But, if you like to use it meaning a similar thing to, God will only help those who want to be helped, or something along those lines, you can go there too, and use the quote, and it probably stands generally true… but it’s not in the Bible, so don’t say it is.
“Spare the rod, spoil the child.” This one is TOTALLY not in the Bible. I’ve heard it used many-a-time in my day. What the Bible does say in Proverbs 13:24 is, “He who spares his rod hates his son, but he who loves him seeks him with correction.” Adam Clark says, “That is, if he hated him, he could not do him a greater disservice than not to correct him when his obstinacy or disobedience requires it…” Well said, Mr. Adam Clark.(4)
I’ve saved the best one for last, in my opinion. This is the most common one that I’ve always heard and used to live by myself.
“God will never give you more than you can handle.”
This one was a real sticker for me what I first discovered the Bible doesn’t actually say that, anywhere.
Paul even once said in 2 Corinthians 1:8 that, “For we do not want you to be ignorant, brothers, of the affliction we experienced in Asia. For we were so utterly burdened beyond our strength that we despaired of life itself.”
So many Christians today truly believe this statement, and it’s one of those unfortunate misunderstandings that have been passed from generation to generation, church to church, believer to believer.
This statement is originally taken out of context from I Corinthians 10:13, which says, “…God is faithful, who will not allow you to be tempted above what you are able. But with the temptation, He will also make the way out, so that you may be able to bear it.”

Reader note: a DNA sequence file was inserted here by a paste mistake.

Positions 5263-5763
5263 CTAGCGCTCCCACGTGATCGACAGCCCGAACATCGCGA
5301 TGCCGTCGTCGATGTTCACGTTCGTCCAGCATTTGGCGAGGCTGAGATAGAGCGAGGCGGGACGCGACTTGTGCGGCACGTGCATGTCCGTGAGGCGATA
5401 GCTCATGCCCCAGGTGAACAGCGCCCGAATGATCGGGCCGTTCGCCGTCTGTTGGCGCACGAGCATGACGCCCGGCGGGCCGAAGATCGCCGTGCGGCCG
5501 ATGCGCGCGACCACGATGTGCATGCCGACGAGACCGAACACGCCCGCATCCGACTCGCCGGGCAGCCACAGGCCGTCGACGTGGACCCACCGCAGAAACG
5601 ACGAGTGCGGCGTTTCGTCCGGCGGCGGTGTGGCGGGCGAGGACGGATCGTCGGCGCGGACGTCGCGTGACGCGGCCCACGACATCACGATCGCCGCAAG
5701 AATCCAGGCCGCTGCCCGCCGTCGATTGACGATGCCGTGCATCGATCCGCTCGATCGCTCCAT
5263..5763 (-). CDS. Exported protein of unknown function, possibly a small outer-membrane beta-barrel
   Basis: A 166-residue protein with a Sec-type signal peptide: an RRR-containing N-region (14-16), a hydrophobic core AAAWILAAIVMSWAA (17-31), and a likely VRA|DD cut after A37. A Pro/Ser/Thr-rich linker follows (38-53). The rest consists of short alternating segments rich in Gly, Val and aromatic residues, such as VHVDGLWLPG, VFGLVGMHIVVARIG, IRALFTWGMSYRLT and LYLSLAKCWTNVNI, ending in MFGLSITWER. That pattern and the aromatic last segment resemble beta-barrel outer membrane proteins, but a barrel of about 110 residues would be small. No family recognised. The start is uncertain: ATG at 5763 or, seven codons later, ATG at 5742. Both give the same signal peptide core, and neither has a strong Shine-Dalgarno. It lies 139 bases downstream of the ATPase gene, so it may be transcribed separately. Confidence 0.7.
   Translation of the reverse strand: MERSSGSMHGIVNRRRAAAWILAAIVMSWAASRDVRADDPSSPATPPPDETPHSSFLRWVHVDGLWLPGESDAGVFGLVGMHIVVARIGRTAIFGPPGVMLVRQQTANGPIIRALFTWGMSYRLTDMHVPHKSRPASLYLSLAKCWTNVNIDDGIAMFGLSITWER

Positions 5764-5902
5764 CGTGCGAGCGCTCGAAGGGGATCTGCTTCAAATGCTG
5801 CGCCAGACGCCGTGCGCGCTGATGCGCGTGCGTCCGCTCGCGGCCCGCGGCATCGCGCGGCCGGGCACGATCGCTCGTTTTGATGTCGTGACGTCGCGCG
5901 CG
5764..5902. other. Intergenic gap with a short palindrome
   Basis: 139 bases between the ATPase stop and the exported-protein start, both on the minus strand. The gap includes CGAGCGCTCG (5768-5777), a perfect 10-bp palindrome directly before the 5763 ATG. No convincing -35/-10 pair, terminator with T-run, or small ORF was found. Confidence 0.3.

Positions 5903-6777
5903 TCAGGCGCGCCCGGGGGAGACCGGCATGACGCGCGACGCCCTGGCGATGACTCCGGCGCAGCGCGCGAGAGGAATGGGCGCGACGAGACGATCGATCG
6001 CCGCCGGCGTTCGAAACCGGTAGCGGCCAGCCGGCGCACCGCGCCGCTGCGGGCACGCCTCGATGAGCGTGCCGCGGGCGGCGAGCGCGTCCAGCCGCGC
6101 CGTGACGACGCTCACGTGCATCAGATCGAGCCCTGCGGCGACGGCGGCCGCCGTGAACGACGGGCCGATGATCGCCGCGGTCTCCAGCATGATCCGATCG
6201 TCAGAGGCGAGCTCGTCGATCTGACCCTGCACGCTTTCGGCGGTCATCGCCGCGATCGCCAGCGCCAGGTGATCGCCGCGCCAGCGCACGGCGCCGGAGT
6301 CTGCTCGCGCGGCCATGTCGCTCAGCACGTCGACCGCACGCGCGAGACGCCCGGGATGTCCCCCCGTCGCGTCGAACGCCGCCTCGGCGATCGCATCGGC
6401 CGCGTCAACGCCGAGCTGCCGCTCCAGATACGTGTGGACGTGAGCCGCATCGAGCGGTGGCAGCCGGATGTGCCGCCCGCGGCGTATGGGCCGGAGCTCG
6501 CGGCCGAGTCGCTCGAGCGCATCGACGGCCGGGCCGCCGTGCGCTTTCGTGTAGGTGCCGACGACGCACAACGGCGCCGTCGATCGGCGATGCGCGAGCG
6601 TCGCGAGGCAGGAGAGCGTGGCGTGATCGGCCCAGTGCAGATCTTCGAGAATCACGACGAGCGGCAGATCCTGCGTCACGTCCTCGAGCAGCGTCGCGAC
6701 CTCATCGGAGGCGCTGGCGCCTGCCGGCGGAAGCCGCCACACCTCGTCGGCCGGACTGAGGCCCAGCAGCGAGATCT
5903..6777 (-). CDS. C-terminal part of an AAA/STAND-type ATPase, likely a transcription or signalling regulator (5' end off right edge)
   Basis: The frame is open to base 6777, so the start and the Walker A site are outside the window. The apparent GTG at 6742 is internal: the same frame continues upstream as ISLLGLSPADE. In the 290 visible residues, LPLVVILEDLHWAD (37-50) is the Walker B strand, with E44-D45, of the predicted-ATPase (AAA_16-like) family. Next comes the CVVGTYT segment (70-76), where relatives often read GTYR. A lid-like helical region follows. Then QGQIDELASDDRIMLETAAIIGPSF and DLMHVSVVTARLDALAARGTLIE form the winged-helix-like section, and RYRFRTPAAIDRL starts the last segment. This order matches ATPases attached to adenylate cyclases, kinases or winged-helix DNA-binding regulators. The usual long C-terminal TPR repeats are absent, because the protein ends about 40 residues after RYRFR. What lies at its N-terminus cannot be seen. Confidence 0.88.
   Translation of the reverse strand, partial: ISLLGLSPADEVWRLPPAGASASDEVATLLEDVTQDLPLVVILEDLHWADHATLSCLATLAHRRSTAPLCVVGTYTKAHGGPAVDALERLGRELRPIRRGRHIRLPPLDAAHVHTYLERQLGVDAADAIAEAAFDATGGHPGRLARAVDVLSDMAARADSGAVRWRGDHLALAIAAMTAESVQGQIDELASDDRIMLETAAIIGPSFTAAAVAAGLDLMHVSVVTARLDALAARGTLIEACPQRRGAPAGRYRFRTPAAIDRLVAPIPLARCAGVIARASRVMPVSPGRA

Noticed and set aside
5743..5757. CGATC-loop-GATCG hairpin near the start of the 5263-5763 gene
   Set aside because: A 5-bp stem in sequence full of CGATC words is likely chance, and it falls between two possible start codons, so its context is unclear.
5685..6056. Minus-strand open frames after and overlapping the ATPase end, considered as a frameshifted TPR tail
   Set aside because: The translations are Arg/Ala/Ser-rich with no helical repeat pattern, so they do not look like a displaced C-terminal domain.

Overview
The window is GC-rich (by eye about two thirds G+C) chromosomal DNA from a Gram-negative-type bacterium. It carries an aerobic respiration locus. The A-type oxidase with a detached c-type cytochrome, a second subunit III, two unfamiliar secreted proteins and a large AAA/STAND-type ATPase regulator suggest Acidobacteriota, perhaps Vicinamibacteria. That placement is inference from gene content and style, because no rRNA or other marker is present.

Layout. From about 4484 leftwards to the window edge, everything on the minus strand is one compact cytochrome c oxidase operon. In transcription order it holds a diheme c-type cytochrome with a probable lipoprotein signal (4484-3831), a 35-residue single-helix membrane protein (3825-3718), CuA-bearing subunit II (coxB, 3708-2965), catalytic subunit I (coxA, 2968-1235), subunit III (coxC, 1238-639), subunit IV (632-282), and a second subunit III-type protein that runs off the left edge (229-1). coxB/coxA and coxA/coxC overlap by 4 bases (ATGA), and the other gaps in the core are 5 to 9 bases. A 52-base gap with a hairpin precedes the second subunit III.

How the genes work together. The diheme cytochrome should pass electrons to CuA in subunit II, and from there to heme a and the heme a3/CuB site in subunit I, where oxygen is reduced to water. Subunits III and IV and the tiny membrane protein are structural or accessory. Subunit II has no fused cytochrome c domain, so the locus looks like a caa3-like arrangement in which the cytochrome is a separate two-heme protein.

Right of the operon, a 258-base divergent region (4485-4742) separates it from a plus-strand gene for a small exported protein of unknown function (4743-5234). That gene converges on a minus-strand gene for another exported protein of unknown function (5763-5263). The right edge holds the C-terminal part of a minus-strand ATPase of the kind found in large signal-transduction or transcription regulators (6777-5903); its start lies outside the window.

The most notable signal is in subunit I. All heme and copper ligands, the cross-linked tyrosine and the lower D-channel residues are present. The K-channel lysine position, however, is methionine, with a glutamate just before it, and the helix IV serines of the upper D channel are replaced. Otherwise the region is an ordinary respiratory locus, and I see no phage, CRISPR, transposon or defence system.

This passage is talking about temptation and sin, which we need to understand. This passage is not saying that God will not give us more in life than we can handle. Afterall, how often do we take on ourselves way more than we can handle? How often does life overwhelm us? I believe God constantly gives us, or allows for, more than we can handle.
A Christian can sure get themselves in a lot of trouble by constantly taking on more and more in life, even if it’s all seemingly good things. A Christian can get involved in their church, then in their school, and in their children’s lives, spouses life, home, friends, and lead a small group, and help at VBS, and serve meals at the local shelter, and on and on, and feel like they can take it all on initially because, after all, these are Good things and God will never give them more than they can handle. But they soon find out they can’t handle it. They volunteer themselves to death in every area of their life, and wonder why they can’t handle it. They wonder what they must be doing wrong. Perhaps they didn’t pray enough. Perhaps they didn’t say the right thing to someone while in their volunteer opportunity. But the thing is, I believe, they started on the wrong foot, therefore getting the wrong ‘results’ and never knowing why.